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Deadly shotgun blast fired from close range inside Cache Creek home, judge told

Fatal blast from close range

A gunshot blast that killed a man inside a Cache Creek home five years ago was fired from close range — likely about four feet away, a B.C. Supreme Court judge was told Tuesday.

Corey Harkness, 36, is charged with second-degree murder in the Jan. 14, 2019, slaying of Brock Ledoux, who was shot dead inside a home in Cache Creek. The trial got underway last week.

Court has heard Ledoux was shot inside a home on Collins Road in Cache Creek, not long after he sent Harkness inside in an attempt to score drugs.

Teri Fawcett, the Crown’s star witness, testified last week that she watched through a window from the street while Harkness shot Ledoux. She described the blast and the flash that accompanied the shot.

"I seen Corey’s body just slightly move back. I seen Brock look like somebody hammered him real bad in his chest,” she said. "I seen his hands come up, and then he just got tossed to the other side of the room — out of my sight.”

Gun fired from close range

Taking the stand on Tuesday was Dr. Jason Doyle, a Vernon-based forensic pathologist. He performed Ledoux’s autopsy eight days after he was shot dead.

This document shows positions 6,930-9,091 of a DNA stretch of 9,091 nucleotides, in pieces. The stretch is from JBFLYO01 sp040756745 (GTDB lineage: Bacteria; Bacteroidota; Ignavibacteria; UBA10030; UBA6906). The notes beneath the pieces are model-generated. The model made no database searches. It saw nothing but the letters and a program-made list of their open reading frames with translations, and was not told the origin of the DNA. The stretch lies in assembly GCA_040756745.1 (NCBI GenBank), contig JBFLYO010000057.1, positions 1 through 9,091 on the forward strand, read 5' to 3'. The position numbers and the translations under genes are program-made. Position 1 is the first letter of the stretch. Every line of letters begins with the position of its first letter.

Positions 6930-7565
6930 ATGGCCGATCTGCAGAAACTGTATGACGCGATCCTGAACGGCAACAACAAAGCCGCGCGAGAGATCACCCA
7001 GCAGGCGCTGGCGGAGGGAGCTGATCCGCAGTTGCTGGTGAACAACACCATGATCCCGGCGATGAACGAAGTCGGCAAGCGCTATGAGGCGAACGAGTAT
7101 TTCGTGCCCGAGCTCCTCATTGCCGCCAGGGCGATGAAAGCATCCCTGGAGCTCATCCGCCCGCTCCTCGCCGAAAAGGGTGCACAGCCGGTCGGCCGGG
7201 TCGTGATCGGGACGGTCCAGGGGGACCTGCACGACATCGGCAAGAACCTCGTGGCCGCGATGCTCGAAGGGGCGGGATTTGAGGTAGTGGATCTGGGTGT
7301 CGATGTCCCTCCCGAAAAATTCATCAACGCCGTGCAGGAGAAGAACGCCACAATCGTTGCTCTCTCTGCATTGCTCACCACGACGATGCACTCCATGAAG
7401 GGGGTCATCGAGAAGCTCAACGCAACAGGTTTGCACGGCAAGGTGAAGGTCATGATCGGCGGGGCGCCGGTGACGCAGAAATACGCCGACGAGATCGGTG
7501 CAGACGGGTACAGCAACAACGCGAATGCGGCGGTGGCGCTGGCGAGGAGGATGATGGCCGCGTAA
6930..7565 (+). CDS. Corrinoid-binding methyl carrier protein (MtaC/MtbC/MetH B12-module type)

Doyle described characteristics of Ledoux’s 10-centimetre gunshot wound and why he was of the opinion that it was caused by a shotgun fired from a few feet away.

“The shotgun muzzle was at close range,” he said, estimating the barrel to have been about four feet from Ledoux when the trigger was pulled, give or take two feet.

Doyle said he found two pieces of plastic inside Ledoux’s wound, which he said came from the wad of the shotgun shell.

“That’s again consistent with this being a fairly close-range wound,” he said.

Warrant issued for witness

Earlier on Tuesday, B.C. Supreme Court Justice Kathleen Ker issued a warrant for a Crown witness who had been subpoenaed but failed to show up to court.

The warrant for Kenneth Boyko was issued on Tuesday morning. He was arrested later in the day.

Crown prosecutor Bernie Caffaro said Boyko's evidence has to do with an alleged interaction last year, not long before Harkness’ trial was initially supposed to have gotten underway.

“Mr. Boyko provided a statement to police indicating that he had been approached by the accused Mr. Harkness,” Caffaro said.

“It was an enquiry that the Crown at the time assessed as an attempt to obstruct justice.”

Harkness was arrested on an allegation of witness tampering on Feb. 7, 2023, moments before his trial was supposed to have begun.

The trial is scheduled to last a month.



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